General liability will cover the cost of replacing property, attorney’s fees, and any settlement cost up to the policy’s liability limit for any of these incidents. Whew.

When you need it: Most small business owners, even solo entrepreneurs, should consider getting this coverage. It’s not very expensive and can provide some good piece of mind.

Where to get it: Property & casualty brokers who offer business policies can often get a general liability policy in place for you. If you got a guy, ask them about this insurance. If not, Hiscox is a great company that is also very inexpensive since they do such a high volume of coverage. Even Freelancer’s Union recommends them.

BUSINESS OWNERS POLICY:

What it is: Sadly, general liability only covers you if you damage other people’s stuff. Your stuff is only covered if you have a business owners policy.

A business owners policy will cover your actual stuff (equipment, office furniture, office supplies, etc.), any data you need to protect, and employees potentially stealing any of it.

Luckily, most business owners policies also include general liability so you don’t have to get both!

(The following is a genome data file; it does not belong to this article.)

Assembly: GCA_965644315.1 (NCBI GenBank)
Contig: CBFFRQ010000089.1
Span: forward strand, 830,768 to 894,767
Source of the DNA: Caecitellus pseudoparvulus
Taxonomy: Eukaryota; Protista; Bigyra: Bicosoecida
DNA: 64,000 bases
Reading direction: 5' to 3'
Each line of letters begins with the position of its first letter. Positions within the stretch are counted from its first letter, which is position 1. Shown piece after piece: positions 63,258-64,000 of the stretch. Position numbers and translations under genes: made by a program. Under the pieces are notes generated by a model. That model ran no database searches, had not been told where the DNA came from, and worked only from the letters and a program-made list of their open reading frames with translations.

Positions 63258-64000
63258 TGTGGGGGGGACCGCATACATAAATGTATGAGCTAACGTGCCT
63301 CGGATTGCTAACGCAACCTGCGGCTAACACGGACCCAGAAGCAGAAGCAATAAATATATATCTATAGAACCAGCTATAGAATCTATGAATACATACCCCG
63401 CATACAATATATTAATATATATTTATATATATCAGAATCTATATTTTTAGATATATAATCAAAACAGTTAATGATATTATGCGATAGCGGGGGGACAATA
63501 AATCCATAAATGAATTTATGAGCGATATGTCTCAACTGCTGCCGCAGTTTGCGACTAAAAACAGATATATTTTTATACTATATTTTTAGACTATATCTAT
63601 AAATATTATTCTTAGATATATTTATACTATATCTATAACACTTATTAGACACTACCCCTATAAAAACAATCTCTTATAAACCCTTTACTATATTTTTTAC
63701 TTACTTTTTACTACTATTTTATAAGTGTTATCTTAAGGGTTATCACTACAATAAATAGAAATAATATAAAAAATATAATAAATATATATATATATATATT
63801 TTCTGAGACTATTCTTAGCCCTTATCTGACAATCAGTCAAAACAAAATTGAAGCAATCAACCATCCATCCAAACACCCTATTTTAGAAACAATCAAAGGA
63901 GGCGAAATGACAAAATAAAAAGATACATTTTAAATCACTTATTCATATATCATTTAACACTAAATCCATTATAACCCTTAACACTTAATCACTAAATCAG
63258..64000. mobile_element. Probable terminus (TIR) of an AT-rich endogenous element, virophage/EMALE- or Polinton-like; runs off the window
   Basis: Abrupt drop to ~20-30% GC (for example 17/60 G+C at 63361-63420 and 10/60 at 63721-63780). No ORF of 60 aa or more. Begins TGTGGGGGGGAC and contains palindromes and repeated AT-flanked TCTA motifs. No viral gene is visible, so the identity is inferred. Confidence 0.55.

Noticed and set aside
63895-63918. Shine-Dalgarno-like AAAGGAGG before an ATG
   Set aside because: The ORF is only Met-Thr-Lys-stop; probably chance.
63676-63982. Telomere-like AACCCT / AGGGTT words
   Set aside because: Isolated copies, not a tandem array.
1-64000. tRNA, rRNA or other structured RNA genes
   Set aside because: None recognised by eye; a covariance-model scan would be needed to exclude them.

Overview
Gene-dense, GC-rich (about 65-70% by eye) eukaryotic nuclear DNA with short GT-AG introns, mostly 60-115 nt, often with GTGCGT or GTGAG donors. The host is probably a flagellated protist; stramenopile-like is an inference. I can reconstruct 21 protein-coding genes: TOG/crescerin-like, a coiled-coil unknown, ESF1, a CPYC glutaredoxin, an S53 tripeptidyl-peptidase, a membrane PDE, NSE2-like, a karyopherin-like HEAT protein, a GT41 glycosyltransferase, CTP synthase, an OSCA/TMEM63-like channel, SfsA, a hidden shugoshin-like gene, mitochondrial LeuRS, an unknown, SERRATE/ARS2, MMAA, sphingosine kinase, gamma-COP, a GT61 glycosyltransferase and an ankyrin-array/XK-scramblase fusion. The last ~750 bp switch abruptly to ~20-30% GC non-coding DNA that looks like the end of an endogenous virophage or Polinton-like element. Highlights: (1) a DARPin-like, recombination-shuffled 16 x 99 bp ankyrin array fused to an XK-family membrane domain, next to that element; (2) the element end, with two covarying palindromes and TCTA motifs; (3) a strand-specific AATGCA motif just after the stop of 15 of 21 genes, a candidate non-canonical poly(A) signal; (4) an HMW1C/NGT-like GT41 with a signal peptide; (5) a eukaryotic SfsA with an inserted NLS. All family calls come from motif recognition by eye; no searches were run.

When you need it: You really only need this if you run an office or have a lot of property or data to protect, and have employees.

Where to get it: Hiscox can also place business owners policies.

ERRORS & OMISSIONS POLICY (E&O):

What it is: I love that most insurance policies are usually named after the thing they protect. E&O insurance (also called professional liability, way less self explanatory) covers you in case you mess something up or leave something out, usually in a proposal, legal document, analysis, report, or any other service you’re providing for a client or customer.

You can even cover yourself for work you’ve done in the past that might be coming back with a vengeance out of nowhere.

When you need it: If you provide any kind of advice, consulting, or analysis for clients, you should have E&O insurance.

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Where to get it: This is where it can get tricky. Yes, Hiscox offers it (what don’t these guys do, eh?), for most professions, anyway. They tend to draw the line at high-risk or high-error professions, so you’ll have to check with them to see if they can cover what you do specifically.

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Note on above recommendations: Pam, a fee-only planner, which means all the companies she recommended aren’t paying her. She just genuinely likes them! Yay!

Pamela Capalad is a Certified Financial Planner™ and founder of Brunch & Budget, a financial planning service that makes talking about your money less scary and more delicious. She loves helping entrepreneurs and freelancers streamline their financial lives so they can focus on growing their businesses.